AND distributes over XOR, unsurprisingly both from the left and right, that is:

x & y ^ z & y == (x ^ z) & y x & y ^ x & z == x & (y ^ z) a & c ^ a & d ^ b & c ^ b & d == (a ^ b) & (c ^ d)A somewhat popular explanation for

*why*is,

Conjunction and exclusive or form the multiplication and addition operations of a field GF(2), and as in any field they obey the distributive law.

Which is true and a useful way to think about it, but it is also the type of backwards explanation that relies on a concept that is more advanced than the thing which is being explained.

## Diagrams with crossing lines

Let's represent an expression such as `a & c ^ a & d ^ b & c ^ b & d` by putting the variables on the left of every AND along the top of a grid, and the variables on the right of every AND along the side. Then for example the grid cell on the intersection between the column of `a` and the row of `c` corresponds to the term `a & c`. Further, let's draw lines for variables that are True, in this example all variables are True:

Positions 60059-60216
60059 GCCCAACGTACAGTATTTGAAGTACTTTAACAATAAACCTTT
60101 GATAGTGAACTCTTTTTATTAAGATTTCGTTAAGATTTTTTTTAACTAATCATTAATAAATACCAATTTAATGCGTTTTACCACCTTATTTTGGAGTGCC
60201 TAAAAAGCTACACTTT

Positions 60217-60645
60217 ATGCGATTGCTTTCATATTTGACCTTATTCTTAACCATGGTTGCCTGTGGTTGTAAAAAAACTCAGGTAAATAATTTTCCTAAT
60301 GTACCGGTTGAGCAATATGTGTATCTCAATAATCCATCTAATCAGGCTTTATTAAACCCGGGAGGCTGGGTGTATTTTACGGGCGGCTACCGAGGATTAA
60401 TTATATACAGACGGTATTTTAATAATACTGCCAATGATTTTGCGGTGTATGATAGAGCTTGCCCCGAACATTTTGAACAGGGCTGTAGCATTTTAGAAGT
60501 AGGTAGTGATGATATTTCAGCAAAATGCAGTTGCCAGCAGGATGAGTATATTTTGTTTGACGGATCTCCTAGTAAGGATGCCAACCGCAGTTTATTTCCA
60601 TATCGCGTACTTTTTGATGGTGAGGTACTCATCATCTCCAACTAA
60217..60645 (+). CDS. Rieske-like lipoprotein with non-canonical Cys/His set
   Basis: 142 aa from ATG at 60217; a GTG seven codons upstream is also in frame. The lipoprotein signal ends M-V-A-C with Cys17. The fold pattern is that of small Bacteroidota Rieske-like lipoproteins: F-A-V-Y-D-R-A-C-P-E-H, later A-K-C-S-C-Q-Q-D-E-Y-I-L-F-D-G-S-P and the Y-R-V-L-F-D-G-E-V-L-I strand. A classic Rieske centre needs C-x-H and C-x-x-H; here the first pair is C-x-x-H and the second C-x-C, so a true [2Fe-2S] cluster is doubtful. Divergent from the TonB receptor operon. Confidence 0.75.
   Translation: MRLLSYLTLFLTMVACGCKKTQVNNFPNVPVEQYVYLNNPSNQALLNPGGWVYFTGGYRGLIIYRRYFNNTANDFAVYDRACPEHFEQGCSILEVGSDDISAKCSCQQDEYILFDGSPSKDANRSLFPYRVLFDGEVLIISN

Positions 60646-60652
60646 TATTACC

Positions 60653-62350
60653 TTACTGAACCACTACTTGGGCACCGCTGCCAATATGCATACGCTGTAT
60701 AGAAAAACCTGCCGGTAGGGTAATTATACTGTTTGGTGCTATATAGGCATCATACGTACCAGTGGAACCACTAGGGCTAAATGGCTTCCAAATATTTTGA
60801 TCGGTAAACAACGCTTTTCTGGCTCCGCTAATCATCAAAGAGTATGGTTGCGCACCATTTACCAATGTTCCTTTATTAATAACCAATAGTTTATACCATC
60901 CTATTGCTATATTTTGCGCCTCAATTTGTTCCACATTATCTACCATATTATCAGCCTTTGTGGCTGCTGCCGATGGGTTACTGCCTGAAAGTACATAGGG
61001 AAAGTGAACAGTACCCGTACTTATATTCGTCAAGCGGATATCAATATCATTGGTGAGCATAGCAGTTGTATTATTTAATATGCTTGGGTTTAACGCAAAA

The overall expression `a & c ^ a & d ^ b & c ^ b & d` counts the number of crossings, modulo 2. Rather than counting the crossings one by one, the number of crossings could be computed by counting how many variables along the top are True, how many along the side are True, and taking the product, again modulo 2. A sum modulo 2 is XOR and a product modulo 2 is AND, so this gives the equivalent expression `(a ^ b) & (c ^ d)`.

The simpler cases `x & y ^ z & y` and `x & y ^ x & z` correspond to 1x2 and 2x1 diagrams.

## Diagrams with bites taken out of them

Such a diagram with a section of it missing can be dealt with by completing the grid and subtracting the difference. For example the unwieldy `a & e ^ a & f ^ a & g ^ a & h ^ b & e ^ b & f ^ b & g ^ b & h ^ c & e ^ c & f ^ d & e ^ d & f` (shown in the diagram below) is "incomplete", it misses the 2x2 square that corresponds to `(c ^ d) & (g ^ h)`. Completing the grid and subtracting the difference gives `((a ^ b ^ c ^ d) & (e ^ f ^ g ^ h)) ^ ((c ^ d) & (g ^ h))`, which is correct.

This all has a clear connection to the FOIL method and its generalizations, after all conjunction and exclusive or form the multiplication and addition operations of a field GF(2)

.

The same diagrams also show why AND distributes over OR (the normal, inclusive, OR), which could alternatively be explained in terms of the Boolean semiring.